2018 Research Grant Results

Name: Malynda Tolbert, M.Ed.

Title: Practice-Based Professional Development: Building Teacher Knowledge, Skills, and Self-Efficacy for Teaching Fractions to Students with Disabilities

Proposal: Engaging teachers in quality professional development (PD) to teach mathematics (Ball & Foranzi, 2011; National Mathematics Advisory Panel, 2008) is one way to ensure that students develop their conceptual knowledge and procedural accuracy of fractions needed for higher-level mathematics (Siegler et al., 2012). Research suggests that effective PD include opportunities for teachers to deepen their content knowledge and the pedagogical skills required to teach mathematics to students, especially students with learning disabilities (Ball & Foranzi, 2011; Faulkner & Cain, 2013).

The aim of this pilot study was to examine the effects of practice-based PD following the guidelines from prior PD research (Ball & Foranzi, 2011; Desimone, 2009; Harris et al., 2012) for implementing an intervention to develop students’ mathematical reasoning about fractions by constructing written arguments (Hacker, Kiuhara, & Levin, 2019; Kiuhara et al., 2019). Teachers learned questioning strategies for engaging students in activities to make sense of problems, attend to precision, and critique the reasoning of their peers (National Council of Teachers of Mathematics, 2014). PD Activities included modeling and scaffolding instruction of fraction concepts using the self-regulated strategy development framework (Harris & Graham, 2009); sequencing learning activities using multiple representations to develop conceptual and procedural knowledge for understanding fractions; identifying common misconceptions when learning fractions; and engaging teachers in the same learning activities students were expected to do.

Research Questions: The research questions that guided this work focused on the effects that practice-based PD had on (a) teachers’ fraction knowledge, (b) teachers’ attitudes and beliefs about teaching mathematics, and (c) students’ fraction knowledge.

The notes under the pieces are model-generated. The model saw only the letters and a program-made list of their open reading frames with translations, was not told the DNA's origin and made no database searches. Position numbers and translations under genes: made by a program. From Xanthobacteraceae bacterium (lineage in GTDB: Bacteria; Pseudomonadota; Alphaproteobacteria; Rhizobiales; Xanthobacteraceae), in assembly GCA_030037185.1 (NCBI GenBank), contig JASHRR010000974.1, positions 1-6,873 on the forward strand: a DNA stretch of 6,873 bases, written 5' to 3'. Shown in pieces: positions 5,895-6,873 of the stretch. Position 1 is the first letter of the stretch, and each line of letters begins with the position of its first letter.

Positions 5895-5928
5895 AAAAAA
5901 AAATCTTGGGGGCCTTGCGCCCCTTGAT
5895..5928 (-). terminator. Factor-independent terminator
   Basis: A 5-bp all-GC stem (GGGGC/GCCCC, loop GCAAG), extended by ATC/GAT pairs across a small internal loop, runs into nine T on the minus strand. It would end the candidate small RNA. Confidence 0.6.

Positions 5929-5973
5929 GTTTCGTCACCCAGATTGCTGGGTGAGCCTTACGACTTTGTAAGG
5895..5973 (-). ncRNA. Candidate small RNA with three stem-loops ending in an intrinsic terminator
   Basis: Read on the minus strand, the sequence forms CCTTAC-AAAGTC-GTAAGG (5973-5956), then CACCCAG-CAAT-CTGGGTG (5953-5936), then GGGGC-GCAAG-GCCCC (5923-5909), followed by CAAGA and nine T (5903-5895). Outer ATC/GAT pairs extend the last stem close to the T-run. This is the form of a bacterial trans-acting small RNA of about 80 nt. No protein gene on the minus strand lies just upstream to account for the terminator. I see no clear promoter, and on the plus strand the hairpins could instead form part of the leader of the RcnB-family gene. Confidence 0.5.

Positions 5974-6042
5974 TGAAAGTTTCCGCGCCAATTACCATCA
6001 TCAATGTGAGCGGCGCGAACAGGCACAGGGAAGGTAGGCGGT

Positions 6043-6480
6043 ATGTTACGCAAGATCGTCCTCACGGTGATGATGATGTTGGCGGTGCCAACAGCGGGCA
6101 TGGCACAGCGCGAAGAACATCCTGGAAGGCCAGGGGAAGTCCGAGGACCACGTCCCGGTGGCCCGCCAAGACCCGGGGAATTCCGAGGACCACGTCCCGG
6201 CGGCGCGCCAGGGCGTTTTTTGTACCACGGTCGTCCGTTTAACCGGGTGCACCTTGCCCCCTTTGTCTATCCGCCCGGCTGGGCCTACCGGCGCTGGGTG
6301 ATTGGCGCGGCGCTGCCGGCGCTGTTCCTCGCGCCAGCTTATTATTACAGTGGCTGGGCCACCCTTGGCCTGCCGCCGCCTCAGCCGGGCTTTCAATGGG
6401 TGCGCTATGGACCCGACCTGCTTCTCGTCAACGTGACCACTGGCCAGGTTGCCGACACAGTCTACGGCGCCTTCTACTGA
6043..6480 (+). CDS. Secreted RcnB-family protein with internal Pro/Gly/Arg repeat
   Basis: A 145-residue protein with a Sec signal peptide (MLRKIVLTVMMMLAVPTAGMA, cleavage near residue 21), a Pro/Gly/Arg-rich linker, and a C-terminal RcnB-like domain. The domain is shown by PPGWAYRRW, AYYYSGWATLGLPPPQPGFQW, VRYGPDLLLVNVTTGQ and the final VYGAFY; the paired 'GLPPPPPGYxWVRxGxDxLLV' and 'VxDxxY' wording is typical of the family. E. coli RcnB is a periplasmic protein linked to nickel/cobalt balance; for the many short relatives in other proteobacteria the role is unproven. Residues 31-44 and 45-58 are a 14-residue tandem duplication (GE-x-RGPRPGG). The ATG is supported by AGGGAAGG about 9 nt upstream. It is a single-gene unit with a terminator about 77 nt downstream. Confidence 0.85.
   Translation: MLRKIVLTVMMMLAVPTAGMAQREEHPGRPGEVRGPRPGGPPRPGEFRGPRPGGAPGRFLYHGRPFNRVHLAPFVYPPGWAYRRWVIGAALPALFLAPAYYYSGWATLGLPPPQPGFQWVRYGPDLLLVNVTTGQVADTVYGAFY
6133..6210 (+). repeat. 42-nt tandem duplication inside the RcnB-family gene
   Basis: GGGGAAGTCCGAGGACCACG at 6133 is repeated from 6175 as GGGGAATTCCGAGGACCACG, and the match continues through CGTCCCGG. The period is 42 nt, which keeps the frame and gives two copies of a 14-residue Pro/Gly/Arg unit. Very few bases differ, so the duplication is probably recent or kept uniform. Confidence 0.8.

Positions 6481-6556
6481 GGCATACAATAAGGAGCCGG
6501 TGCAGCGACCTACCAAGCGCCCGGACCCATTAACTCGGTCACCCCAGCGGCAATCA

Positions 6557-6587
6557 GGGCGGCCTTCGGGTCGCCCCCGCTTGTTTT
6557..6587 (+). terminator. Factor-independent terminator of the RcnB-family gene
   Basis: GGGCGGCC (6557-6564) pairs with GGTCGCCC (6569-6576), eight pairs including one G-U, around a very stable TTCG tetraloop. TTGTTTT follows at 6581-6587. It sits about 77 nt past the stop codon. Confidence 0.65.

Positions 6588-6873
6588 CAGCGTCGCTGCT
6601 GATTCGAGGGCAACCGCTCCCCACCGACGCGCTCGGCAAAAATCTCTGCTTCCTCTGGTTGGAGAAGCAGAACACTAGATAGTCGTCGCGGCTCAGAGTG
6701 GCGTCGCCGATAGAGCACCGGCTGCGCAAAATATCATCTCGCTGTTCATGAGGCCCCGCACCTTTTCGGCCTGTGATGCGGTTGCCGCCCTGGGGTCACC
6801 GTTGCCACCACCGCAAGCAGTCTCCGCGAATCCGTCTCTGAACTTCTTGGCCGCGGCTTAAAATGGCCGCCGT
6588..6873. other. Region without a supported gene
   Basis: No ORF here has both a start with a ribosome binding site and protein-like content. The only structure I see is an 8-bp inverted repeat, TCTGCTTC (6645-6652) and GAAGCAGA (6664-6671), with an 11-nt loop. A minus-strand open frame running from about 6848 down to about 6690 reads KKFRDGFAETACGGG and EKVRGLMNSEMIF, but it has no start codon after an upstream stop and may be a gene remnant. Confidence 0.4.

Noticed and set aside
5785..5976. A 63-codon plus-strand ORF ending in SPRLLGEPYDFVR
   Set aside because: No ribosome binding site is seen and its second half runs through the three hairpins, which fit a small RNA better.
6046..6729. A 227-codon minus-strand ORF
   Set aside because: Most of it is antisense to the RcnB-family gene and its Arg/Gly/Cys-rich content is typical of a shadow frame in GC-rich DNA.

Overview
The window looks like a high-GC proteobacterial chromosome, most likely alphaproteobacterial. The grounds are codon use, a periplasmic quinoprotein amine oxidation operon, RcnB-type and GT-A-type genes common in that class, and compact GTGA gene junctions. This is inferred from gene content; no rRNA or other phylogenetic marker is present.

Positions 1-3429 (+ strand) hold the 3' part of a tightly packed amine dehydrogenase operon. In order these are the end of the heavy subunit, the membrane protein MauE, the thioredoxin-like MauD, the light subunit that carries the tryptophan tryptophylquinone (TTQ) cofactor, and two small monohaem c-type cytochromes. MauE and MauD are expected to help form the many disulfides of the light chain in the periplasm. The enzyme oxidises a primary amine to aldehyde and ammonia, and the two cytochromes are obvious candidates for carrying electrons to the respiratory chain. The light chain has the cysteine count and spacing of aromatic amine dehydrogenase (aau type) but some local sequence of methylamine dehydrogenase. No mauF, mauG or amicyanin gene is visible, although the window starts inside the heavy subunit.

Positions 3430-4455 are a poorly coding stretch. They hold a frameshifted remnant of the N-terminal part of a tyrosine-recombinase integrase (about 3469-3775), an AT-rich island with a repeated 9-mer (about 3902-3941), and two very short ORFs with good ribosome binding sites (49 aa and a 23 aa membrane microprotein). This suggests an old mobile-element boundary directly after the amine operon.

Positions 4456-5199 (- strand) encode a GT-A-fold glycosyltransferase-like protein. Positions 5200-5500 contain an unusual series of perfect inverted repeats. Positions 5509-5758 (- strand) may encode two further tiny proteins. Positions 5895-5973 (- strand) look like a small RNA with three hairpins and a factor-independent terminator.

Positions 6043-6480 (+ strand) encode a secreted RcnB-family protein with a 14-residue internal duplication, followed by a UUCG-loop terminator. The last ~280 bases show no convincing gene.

Summary: Four pairs of special education teachers participated in two days of PD before implementing the intervention to their 5th and 6th grade students (N = 32). A fraction knowledge test and a survey measuring attitudes and beliefs about teaching mathematics were administered to teachers before the PD and at the end of the study. Teachers were observed for frequency of open-ended questions that prompted students to express mathematical reasoning. Overall, teachers showed a 161% increase in the number of mathematical reasoning questions from baseline (M = 47 questions) to the end of the study (M = 123 questions). They reported increased confidence to teach fraction concepts using multiple representations and argument writing. Although there was not a statistically significant increase in teachers’ content knowledge, from pre-intervention (Mdn = 16.5) to post-intervention (Mdn = 17) (z = 1.44, p < .05), six teachers showed on average a percentage increase of 21% (from 6.25% to 33.33%) in their fraction knowledge at the end of the study. The students demonstrated a statistically significant and meaningful gains in their fraction knowledge from pre- (M = 8.77, SD = 2.35) to post-intervention (M = 11.87, SD = 4.19; t = (3.76), p = .001). Further research is needed to understand the effects of practice-focused PD on special education teacher’s mathematical content knowledge and pedagogical skills.


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